Tuesday, January 27, 2009

First Impressions Part One: The Professional Resume

You may have wondered where part one went. Well here it is:
(Part Two is here: Creative Resumes)

This is part one of a two-part series on resumes. There are countless different ways you can format your resume, depending on who you are and what you do. Remember: when applying for a job, your resume is often the first impression that the employer will have about you.

Today's entry by Neal F. Litherland

With the job market the way it is today, everyone's feeling the squeeze. Those whose work depends on their creativity to stand out though may feel as if they've been hit particularly hard. Whether you're looking for work as a freelancer, or you're trying to grab one of the spots as a regular employee in your craft, the first thing your prospective employers are going to measure you by is your resume'. For many of us, that's a good thing, but for the rest, here's a few tips about cleaning up your first impression.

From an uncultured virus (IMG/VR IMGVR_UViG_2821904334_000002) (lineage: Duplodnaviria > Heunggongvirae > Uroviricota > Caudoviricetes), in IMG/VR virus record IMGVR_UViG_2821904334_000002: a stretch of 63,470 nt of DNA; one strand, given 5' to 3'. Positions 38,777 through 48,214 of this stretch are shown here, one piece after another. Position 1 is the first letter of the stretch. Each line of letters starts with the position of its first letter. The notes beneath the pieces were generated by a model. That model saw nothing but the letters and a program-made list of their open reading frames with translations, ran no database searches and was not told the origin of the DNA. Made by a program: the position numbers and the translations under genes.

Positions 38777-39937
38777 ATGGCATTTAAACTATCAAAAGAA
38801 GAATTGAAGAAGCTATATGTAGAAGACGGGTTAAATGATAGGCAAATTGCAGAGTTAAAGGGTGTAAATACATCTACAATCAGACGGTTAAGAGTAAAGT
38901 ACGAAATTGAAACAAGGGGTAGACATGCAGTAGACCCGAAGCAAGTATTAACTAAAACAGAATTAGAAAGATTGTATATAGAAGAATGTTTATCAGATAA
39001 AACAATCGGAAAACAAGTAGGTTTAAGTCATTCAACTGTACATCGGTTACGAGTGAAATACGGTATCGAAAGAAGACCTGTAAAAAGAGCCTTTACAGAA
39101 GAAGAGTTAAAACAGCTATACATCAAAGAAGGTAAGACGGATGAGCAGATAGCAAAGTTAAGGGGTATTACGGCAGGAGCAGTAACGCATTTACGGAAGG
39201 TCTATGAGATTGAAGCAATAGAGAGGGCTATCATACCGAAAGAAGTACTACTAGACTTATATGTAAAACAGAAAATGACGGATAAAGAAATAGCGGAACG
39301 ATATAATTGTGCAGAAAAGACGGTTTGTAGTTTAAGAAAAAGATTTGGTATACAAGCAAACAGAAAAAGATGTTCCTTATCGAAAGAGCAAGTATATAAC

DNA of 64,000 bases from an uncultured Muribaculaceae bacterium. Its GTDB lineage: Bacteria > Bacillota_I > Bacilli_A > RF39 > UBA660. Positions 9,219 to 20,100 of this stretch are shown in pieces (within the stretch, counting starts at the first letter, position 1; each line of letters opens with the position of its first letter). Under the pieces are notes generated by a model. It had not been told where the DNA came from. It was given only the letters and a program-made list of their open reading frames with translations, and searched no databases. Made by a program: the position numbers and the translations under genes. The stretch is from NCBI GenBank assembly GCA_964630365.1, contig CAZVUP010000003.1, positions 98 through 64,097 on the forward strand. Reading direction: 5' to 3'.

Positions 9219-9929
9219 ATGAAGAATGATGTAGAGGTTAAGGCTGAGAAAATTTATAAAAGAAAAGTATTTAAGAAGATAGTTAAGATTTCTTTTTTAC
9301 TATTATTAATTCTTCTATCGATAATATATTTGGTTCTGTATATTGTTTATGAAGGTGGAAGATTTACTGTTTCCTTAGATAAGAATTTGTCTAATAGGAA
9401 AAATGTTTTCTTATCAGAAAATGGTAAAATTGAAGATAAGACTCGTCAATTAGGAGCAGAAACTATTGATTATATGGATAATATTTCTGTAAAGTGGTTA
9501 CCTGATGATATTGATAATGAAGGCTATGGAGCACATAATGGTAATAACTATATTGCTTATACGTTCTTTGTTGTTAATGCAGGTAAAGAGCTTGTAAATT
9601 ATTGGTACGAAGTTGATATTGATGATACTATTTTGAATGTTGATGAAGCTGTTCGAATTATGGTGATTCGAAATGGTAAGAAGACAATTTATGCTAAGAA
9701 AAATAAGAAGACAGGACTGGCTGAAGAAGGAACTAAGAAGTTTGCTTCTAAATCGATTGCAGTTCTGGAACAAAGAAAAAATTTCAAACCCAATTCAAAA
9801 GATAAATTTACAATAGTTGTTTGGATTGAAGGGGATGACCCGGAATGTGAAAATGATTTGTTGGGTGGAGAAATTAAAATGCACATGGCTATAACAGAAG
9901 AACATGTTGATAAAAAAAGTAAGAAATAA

First and foremost, make sure that you're using proper format. All your contact information at the top, then your education, and finish up with your work experience, no more than two pages, but aim for one. It should be obvious, but it's worth mentioning here... do not get fancy with your resume'. Whether you're a graphic artist or a novelist, keep your resume' straight and to the point. Given that creativity and imagination can't be measured, part of what your job rides on is how professional the impression you give is... no non-standard fonts, colored texts, or pink paper.

Now for the other half of the equation... content. Do not include anything that doesn't seem relevant. If you attended multiple colleges to get your degree, just put where you graduated from to streamline things. For your work experience, first list everything you've done. Then look at the job you're applying for. Cut out everything that doesn't seem relevant. With what's left, pick and choose what to include. Things to keep in mind might be the past employer's opinion of you and your work, how recently that experience is, and whether or not the work was paid.

Of course, what this might mean is re-tooling your resume' every time you apply for a job. With exceptions, that is usually true. If you keep applying for similar jobs with similar requirements, then you're fine. However, taking a little extra time to make sure you look like solid gold to your next prospective boss is probably a good idea, no matter the circumstances.